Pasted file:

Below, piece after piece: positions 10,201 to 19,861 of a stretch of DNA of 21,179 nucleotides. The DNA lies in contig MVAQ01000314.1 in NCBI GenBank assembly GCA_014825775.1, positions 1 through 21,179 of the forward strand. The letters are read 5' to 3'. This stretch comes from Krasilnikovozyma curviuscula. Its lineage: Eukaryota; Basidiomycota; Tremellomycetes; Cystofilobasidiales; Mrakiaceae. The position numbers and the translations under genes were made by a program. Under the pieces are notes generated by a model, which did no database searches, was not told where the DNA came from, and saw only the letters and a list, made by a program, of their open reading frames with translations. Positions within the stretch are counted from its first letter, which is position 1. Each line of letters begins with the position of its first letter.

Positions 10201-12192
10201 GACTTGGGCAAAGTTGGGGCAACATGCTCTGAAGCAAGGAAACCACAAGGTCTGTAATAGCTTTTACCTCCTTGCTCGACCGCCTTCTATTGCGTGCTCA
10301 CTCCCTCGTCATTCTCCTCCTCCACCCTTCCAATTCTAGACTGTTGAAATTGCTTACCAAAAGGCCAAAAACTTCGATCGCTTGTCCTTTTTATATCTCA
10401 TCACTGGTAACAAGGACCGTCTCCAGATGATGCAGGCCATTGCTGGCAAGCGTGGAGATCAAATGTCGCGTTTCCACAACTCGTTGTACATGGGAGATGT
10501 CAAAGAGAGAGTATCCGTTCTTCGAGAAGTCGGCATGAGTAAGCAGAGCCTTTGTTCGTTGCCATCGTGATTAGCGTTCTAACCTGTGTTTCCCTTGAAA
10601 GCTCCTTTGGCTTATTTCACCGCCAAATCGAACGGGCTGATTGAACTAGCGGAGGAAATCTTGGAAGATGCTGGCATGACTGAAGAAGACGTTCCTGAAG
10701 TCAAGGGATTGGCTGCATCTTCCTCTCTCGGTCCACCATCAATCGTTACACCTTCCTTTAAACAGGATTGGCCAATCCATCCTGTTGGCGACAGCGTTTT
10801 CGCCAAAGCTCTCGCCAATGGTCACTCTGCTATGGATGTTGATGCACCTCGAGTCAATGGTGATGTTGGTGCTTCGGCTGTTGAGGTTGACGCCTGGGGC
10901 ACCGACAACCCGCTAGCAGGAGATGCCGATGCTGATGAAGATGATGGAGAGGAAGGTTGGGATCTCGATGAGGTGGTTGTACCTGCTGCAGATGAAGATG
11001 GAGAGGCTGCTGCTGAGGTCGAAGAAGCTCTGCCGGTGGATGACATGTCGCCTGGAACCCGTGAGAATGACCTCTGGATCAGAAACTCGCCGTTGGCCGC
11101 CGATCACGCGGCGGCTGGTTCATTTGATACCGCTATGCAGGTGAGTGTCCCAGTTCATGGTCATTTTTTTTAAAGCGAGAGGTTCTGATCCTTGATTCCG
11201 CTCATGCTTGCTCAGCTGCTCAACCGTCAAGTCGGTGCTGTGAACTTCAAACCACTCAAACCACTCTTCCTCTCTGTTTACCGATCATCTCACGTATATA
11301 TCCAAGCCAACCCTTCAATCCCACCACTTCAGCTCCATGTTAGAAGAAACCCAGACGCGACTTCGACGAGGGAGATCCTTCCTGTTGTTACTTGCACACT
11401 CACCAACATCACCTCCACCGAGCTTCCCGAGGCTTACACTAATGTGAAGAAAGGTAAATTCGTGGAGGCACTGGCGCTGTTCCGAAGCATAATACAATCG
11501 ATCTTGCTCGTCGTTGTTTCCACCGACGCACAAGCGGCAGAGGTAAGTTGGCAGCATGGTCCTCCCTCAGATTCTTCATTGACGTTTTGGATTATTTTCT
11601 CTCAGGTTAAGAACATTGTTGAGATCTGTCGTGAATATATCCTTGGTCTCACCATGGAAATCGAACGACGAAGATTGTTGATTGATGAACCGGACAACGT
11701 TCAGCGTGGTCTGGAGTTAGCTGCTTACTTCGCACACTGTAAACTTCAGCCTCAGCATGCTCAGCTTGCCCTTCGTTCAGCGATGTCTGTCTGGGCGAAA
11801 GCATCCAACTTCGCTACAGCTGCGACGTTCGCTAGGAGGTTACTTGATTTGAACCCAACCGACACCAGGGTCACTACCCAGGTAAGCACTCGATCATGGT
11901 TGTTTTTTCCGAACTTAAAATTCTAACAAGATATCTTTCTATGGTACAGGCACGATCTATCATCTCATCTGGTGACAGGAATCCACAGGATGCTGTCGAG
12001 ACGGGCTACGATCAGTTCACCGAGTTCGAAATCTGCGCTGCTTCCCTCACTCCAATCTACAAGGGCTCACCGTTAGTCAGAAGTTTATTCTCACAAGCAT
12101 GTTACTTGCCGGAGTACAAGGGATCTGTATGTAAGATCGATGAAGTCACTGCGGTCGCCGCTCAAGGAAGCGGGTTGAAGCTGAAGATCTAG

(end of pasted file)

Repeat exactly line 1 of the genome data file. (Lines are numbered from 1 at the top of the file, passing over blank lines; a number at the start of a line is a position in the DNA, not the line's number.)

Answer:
Below, piece after piece: positions 10,201 to 19,861 of a stretch of DNA of 21,179 nucleotides. The DNA lies in contig MVAQ01000314.1 in NCBI GenBank assembly GCA_014825775.1, positions 1 through 21,179 of the forward strand. The letters are read 5' to 3'. This stretch comes from Krasilnikovozyma curviuscula. Its lineage: Eukaryota; Basidiomycota; Tremellomycetes; Cystofilobasidiales; Mrakiaceae. The position numbers and the translations under genes were made by a program. Under the pieces are notes generated by a model, which did no database searches, was not told where the DNA came from, and saw only the letters and a list, made by a program, of their open reading frames with translations. Positions within the stretch are counted from its first letter, which is position 1. Each line of letters begins with the position of its first letter.